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Black Friday Was A Bust, So Why Keep Opening Stores On Thanksgiving?

Early start times and heavy discounts didn't compel the same crowds as in the past. The flop raises questions about the value of store openings on a cherished national holiday.

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As holiday data comes in, the case for retailers to open on Thanksgiving is looking increasingly flimsy.

Early reads for Thanksgiving weekend sales, including the once all-important Black Friday, are looking disappointing, as retailers' big deals become ubiquitous throughout the month of November and shoppers increasingly turn to the web.

They're also weakening the case for opening as early as 4 p.m. on Thanksgiving, ruining a cherished holiday for hundreds of thousands of retail workers, and gradually turning a day of thankfulness and loved ones into one colored by frenzied mall shopping. Such sullying might be justified if sales were booming. But sales are falling — so what's the point?

The National Retail Federation, the industry's trade group, said it expected spending during the Thanksgiving weekend to hit $50.9 billion, a drop of 11% from an estimated $57.4 billion last year. The estimate, based on a survey of 4,631 consumers, is a first take and is often eclipsed after more detailed numbers come in from retailers.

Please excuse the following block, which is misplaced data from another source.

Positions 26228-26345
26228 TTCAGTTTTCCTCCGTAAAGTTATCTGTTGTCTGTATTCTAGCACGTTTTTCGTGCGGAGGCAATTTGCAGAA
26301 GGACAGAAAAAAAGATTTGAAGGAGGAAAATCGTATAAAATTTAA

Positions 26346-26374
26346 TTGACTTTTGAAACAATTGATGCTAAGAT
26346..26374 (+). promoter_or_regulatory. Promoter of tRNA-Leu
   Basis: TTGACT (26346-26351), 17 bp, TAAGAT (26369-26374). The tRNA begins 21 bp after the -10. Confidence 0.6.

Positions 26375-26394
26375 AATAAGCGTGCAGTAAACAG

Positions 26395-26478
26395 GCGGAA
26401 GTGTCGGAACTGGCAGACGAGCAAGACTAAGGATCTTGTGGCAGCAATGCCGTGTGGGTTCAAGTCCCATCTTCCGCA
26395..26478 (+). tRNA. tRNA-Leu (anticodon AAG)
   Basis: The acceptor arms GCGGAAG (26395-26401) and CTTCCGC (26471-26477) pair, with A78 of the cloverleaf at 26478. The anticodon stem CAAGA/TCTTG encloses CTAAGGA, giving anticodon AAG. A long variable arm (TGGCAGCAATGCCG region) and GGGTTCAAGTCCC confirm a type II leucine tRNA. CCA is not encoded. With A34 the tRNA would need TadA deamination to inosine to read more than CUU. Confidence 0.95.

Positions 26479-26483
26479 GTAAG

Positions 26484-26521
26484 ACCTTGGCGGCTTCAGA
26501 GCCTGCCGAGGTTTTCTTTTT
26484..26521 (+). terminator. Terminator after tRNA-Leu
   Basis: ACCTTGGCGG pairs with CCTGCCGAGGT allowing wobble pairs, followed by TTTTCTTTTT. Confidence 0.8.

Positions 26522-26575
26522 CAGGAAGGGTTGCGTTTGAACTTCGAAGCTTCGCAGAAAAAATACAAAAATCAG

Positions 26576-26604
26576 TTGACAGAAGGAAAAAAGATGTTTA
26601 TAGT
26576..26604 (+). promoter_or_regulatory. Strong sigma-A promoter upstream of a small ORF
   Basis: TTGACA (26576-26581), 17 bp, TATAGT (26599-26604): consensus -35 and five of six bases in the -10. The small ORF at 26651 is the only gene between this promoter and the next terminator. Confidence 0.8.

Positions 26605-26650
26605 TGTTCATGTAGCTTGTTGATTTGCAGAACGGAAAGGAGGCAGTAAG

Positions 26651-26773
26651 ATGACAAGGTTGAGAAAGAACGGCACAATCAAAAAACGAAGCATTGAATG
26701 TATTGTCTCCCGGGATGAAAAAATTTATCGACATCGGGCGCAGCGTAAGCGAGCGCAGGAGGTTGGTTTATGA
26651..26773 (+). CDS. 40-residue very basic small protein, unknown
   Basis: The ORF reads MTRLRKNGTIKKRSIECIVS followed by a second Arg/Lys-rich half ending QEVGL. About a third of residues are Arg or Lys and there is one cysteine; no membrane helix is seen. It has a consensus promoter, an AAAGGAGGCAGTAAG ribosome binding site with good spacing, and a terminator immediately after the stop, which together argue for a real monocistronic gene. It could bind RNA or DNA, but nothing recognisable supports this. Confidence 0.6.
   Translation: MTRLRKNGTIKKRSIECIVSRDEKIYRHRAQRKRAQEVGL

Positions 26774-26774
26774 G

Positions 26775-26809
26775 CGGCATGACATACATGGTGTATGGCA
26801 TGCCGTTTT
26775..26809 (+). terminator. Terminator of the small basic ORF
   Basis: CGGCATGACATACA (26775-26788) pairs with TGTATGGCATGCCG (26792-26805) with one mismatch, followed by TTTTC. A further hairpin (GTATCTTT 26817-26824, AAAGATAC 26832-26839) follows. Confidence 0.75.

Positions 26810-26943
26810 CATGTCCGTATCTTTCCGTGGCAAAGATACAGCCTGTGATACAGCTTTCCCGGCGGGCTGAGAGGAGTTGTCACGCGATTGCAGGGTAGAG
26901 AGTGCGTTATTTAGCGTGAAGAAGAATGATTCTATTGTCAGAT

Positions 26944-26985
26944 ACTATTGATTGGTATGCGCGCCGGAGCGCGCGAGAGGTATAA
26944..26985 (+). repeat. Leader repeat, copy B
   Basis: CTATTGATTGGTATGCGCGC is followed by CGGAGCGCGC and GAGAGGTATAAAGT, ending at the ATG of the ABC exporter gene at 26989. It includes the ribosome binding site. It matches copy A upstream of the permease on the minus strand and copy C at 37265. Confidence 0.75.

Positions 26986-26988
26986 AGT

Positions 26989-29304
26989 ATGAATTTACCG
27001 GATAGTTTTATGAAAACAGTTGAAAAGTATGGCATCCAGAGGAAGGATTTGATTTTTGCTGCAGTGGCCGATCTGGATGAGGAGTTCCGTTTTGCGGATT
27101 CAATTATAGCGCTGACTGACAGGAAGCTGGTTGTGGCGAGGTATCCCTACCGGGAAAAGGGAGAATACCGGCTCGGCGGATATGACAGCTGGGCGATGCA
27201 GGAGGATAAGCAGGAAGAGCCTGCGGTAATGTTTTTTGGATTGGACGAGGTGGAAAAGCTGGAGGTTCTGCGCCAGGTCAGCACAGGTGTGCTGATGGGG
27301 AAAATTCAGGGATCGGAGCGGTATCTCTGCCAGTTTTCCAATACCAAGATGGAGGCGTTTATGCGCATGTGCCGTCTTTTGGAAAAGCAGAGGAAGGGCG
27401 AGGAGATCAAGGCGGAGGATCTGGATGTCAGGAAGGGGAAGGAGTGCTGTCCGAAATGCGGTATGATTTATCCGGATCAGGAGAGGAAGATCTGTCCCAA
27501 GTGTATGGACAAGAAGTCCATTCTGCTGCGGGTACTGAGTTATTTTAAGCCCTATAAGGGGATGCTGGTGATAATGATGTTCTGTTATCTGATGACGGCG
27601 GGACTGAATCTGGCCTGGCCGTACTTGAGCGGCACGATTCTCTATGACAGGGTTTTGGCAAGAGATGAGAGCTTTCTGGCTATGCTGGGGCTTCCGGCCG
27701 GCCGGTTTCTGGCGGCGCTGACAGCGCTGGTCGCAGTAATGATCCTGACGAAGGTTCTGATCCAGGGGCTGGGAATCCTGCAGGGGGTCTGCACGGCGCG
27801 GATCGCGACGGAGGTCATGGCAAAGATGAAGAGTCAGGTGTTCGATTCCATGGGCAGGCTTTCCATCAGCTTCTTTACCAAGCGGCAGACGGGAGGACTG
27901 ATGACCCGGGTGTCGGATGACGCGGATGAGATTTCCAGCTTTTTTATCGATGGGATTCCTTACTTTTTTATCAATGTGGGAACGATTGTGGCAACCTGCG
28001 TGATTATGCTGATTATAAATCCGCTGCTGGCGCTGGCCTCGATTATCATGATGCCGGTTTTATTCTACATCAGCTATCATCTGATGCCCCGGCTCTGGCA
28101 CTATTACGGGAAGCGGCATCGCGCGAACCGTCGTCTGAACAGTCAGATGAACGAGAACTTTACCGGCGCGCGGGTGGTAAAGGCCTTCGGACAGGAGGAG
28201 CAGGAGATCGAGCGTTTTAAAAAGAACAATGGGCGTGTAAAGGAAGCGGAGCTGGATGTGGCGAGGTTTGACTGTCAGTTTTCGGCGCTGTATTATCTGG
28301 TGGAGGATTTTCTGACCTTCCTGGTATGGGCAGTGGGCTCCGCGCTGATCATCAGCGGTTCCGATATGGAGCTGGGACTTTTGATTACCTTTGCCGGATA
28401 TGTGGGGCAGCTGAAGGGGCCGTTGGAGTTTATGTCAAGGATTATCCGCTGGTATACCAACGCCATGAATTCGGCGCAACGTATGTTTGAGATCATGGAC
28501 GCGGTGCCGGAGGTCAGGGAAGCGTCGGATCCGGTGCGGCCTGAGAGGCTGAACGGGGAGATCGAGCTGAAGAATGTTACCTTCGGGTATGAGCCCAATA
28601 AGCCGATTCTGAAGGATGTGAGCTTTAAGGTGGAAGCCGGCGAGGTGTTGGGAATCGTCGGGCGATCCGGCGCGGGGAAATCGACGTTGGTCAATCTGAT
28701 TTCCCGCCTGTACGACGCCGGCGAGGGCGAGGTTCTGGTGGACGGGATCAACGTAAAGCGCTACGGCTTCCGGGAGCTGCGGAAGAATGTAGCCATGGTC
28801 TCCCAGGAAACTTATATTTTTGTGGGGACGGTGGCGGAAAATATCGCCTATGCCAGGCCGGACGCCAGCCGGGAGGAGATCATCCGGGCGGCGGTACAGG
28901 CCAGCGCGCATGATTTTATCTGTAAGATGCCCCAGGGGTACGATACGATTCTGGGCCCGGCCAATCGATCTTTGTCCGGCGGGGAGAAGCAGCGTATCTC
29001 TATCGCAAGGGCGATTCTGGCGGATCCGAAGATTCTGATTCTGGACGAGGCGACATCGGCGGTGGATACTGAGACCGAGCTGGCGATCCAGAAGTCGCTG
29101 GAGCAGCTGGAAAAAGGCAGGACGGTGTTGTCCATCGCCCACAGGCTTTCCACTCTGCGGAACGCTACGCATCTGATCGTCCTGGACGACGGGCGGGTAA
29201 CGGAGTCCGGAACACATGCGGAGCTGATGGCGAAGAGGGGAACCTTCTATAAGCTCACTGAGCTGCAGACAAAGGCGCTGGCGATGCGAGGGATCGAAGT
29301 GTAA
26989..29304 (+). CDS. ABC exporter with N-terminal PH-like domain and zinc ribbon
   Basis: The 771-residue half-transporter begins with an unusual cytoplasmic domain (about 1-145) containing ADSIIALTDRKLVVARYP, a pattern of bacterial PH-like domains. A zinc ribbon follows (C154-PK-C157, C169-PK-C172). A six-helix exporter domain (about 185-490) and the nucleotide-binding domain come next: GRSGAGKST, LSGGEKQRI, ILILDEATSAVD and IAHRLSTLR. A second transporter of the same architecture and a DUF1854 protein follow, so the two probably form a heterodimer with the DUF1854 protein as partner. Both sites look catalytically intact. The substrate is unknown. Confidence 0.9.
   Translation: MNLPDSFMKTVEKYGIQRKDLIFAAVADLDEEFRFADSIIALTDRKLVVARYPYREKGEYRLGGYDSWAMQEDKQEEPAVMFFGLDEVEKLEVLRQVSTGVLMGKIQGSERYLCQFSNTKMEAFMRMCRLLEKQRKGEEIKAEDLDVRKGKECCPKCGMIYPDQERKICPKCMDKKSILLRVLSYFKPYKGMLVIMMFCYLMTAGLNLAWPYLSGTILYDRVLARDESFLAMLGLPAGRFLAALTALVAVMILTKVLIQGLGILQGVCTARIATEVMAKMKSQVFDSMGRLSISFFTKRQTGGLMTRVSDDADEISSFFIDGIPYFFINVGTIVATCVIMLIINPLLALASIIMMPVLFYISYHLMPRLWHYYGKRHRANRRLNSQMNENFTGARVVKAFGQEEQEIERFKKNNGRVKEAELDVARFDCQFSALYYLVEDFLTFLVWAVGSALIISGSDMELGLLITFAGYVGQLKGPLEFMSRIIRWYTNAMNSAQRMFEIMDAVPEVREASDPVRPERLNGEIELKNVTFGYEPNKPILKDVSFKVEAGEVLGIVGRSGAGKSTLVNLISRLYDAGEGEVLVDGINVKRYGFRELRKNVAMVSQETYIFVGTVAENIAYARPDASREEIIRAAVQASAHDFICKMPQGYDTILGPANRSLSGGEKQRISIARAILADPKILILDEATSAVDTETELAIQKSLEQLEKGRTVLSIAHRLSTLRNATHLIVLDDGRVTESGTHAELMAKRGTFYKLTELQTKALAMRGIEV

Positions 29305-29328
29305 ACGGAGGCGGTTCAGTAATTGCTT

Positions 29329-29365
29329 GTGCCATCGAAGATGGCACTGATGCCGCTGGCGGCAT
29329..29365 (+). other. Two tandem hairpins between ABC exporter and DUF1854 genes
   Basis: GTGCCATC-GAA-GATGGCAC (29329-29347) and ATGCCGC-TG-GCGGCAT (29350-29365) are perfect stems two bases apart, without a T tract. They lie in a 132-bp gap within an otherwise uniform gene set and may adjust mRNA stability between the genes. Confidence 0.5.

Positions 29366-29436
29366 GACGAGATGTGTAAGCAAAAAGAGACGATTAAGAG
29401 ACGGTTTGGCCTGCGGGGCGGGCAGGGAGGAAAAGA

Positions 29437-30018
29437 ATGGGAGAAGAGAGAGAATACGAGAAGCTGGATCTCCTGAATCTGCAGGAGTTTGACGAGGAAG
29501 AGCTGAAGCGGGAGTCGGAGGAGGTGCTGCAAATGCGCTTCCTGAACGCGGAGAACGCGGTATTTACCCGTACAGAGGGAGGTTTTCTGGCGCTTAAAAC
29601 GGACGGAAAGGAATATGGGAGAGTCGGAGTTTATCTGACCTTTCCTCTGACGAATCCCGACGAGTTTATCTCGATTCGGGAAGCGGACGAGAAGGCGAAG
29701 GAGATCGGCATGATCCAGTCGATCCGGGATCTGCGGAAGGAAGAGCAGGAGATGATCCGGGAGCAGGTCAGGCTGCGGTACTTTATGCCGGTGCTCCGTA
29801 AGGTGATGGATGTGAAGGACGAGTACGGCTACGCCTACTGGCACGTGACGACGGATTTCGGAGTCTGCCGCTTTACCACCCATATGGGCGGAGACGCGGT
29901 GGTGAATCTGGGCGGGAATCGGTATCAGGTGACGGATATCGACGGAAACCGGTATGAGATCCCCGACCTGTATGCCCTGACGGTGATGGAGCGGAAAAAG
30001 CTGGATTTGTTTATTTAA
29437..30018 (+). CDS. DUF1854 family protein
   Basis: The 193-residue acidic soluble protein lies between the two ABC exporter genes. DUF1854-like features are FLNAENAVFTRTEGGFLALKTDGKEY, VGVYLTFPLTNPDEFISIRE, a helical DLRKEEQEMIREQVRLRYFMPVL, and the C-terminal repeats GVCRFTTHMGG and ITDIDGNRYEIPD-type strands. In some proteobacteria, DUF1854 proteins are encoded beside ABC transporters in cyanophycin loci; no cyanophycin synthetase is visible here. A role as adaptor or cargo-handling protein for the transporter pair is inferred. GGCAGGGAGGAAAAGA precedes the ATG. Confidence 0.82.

Analytics firm ShopperTrak noted that pulling sales into Thanksgiving resulted in store visits on the holiday increasing 27.3%, while Black Friday foot traffic fell 5.6%. In other words, consumers will go when the deals occur. The NRF estimated total shopper traffic during the weekend, which tracks Thursday through Sunday, fell 5.2% to 133.7 million people.

The retail industry, which once offered its biggest deals on Black Friday, has been pulling opening times earlier and earlier in recent years in an effort to drum up sales. A 2011 Washington Post story discussed Walmart opening at 10 p.m. and Toys 'R' Us opening at 9 p.m. on Thanksgiving Day, new times that year, in an effort to seize shoppers still awake after Thanksgiving dinner. In 2010, the Los Angeles Times wrote about Target's 4 a.m. opening, an hour earlier than in 2009, and Kohl's 3 a.m. opening as historic firsts for the companies.

The trend continues. This year, many retailers started welcoming customers at 4 p.m. or 6 p.m. on Thanksgiving Day. Some, like Old Navy, remained open the entire time until 11 p.m. or midnight on Black Friday.

As early as 2012, some were warning that the change in opening times was simply shifting the distribution of the same weekend sales volume, rather than growing the overall pie. But this year's data, particularly with the influence of the web, makes the strongest case for moving deals back into Friday, even if it all starts at midnight.

"Traffic quickly moderated as the weekend progressed and the earlier openings merely pulled demand forward rather than creating incremental purchases," Edward Yruma, an analyst at KeyBanc, wrote in a Dec. 1. note. Shopkick data, too, showed that 30% of all "Black Friday" store visits happened before 3 a.m. ET on Friday, from 18% last year.